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Queenstown

Country
New Zealand
State
New Zealand (General)
City
Queenstown
Type of Location
Multiple
About Location

Queenstown is the New Zealand destination for international visitors. Its natural beauty changes with the seasons, the lake gleans in the summer sun, and snow clad mountains tower above the township in winter. Queenstown is a great place to visit all year round. Nestled in beside the mysterious Lake Wakatipu, in the Southern Lakes district of New Zealand, Queenstown is a cosmopolitan haven, offering a limitless adventure, southern wine and cuisine, and breathtaking alpine scenery.



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How to Reach

By Air

Queenstown airport services both domestic and international trans-Tasman air links. Air New Zealand flies directly from Australia all year round and Qantas Airways offers a winter service from Australia. Domestically Air New Zealand and Qantas Airways offer scheduled services.

Self Drive

Wanaka (103 km) is approximately 1.25 hours drive from Queenstown if you follow the main State Hiway. The shortest route to Wanaka is over the Crown Range Road, however it's a challenging drive. Allow at least 7.5 hours from Christchurch (486 km), 3.5 hours from Dunedin (283 km), and 5.5 hours from the West Coast (Franz Josef glacier 404 km), plus any additional time desired for stops. In winter, road conditions should be checked before travelling to the Queenstown region.

Rental Car Hire: There is a number of rental car and campervan companies that have offices in Queenstown.

Coach

There are several companies which have a nation-wide network that includes a scheduled service to Queenstown. There are also a number of smaller companies operating services to and from Christchurch, Dunedin, Wanaka, and the West Coast.

Key places to visit
Bungy Jumping, The Earnslaw, Jet Boating, Fiordland, Mount Cook


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Places to Visit

Bungy Jumping

Probably Queenstown's most famous thrill-seeking activity is bungy jumping (also known as bungee jumping), where a long elastic cord is attached to the ankles or harness, and the person jumps off a large height. New Zealand was brought to the forefront of adventure sport when in 1888 AJ Hackett opened the first commercial bungy jump from the Kawarau Bridge, 43 metres (141 feet), over the Kawarau river.

Today, a bungy jump off the Kawarau Bridge will cost NZ $150.

The Earnslaw

Queenstown's famous "Lady of the Lake" has been in operation since 1912, when it first set off on its Maiden Voyage from Kingston. Originally designed to carry sheep, cattle, and passengers to high country stations around the lake, today the Earnslaw runs tourist cruises to Walter Peak high country station.

The beautiful steamship was refurbished in 1984, when the 12m high funnel was painted bright red, and the hull a brilliant white. And living up to the town's name as being fit for the Queen, in 1990 the Earnslaw carried Queen Elizabeth II and Prince Phillip.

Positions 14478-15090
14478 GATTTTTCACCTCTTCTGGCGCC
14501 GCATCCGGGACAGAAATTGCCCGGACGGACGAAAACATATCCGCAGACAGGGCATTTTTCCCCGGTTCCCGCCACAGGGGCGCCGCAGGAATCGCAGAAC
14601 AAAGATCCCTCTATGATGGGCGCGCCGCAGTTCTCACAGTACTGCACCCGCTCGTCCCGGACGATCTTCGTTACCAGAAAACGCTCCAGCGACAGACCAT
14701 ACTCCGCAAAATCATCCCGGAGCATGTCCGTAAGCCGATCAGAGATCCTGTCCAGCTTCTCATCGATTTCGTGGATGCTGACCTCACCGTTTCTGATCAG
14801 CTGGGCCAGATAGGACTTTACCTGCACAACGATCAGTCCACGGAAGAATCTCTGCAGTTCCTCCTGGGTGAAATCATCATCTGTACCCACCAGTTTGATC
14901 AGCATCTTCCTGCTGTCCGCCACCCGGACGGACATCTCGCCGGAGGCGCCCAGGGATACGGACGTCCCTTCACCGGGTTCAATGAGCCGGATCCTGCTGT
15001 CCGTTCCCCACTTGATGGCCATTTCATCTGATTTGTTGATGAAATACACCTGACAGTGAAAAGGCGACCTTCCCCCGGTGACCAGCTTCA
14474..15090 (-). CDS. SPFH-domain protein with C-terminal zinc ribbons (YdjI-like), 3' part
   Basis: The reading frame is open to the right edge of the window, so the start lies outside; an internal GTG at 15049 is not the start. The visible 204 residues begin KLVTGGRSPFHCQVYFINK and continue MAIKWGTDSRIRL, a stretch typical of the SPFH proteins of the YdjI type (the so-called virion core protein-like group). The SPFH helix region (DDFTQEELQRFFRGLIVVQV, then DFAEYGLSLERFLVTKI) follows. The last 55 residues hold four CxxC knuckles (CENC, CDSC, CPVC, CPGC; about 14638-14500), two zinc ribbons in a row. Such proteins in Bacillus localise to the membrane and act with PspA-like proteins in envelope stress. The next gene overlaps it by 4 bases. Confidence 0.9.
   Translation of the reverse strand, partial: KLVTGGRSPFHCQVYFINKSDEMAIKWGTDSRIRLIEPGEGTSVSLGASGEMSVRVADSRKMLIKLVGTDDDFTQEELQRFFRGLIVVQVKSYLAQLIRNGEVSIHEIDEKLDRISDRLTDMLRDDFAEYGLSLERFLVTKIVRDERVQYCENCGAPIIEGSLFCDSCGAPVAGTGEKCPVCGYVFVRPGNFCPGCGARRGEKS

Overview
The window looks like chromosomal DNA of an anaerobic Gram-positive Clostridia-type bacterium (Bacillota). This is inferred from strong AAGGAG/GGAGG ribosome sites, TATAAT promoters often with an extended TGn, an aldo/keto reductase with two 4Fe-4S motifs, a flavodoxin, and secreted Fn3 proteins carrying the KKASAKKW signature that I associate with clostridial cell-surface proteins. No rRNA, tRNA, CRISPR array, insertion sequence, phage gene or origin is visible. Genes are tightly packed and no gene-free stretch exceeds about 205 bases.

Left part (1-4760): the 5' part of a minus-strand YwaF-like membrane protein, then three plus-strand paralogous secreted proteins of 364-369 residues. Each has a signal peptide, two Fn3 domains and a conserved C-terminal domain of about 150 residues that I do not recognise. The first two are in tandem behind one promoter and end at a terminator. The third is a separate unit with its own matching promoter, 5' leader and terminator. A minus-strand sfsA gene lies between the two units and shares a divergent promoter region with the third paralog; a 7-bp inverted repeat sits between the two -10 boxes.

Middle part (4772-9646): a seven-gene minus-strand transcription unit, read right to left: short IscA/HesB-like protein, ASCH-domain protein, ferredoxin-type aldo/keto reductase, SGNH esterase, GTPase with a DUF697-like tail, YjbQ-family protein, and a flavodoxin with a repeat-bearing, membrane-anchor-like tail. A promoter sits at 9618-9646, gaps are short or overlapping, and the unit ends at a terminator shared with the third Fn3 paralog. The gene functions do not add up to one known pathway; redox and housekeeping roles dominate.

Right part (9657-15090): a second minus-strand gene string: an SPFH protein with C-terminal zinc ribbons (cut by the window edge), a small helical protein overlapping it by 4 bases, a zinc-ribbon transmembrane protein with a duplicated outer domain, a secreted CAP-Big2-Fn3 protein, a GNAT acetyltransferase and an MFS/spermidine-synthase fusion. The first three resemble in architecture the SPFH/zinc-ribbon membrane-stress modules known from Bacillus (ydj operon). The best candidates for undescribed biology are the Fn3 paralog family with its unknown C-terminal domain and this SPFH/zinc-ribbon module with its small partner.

Jet Boating

The "waterjet" was originally built by Bill Hamilton, later and more formally know as Sir Charles William Feilden Hamilton, in 1954. The boat was designed to navigate the narrow and shallow rivers in the Queenstown area, such as the Shotover and Kawarau rivers. In 1960, Kawarau Jet became the first commercial jetboat company in the world, and is still running today, along with Shotover Jet, and other small companies.
As they propel themselves, the front lifts from the water, so there is little drag on the boat. For this reason, jetboats can run in less than 30cm of water, and are highly maneuverable at extreme speeds, amounting to an exhilarating, torque-filled ride, through narrow gorges and rivers. The jetboat can perform some very scary moves, such as the "Hamilton Turn", where the jetboat spins 180 degrees and stops within a body length of the boat.

Fiordland

Fiordland is New Zealand's largest national park at almost 3 million acres. It covers much of the southern part of the South Island's West Coast.

The Sounds in Fiordland are arguably the most beautiful places in New Zealand, and that's saying something! Wildlife, waterfalls, unforested valleys, crystal clear lakes, and elegant mountains are what make up the views, and the only signs of human inhabitation are the tracks running deep into the bush, and the cruises down the sounds.

Mount Cook

Mount Cook is New Zealand’s tallest Mountain, standing 3754 metres (12,316 ft) above sea level. It used to be the world’s 37th most prominent mountain standing, until the eastern face of its northern peak fell off in 1991. The Mountain was renamed to Aoraki/Mount Cook in 1998 following a settlement between The Crown and local Maori tribe Ngai Tahu, honouring the original Maori name meaning "Cloud Piercer", and continues as the only example of a conjoint name in the South Island where the Maori name is expressed first, signifying the mountain's national cultural importance.

Right Time to Visit

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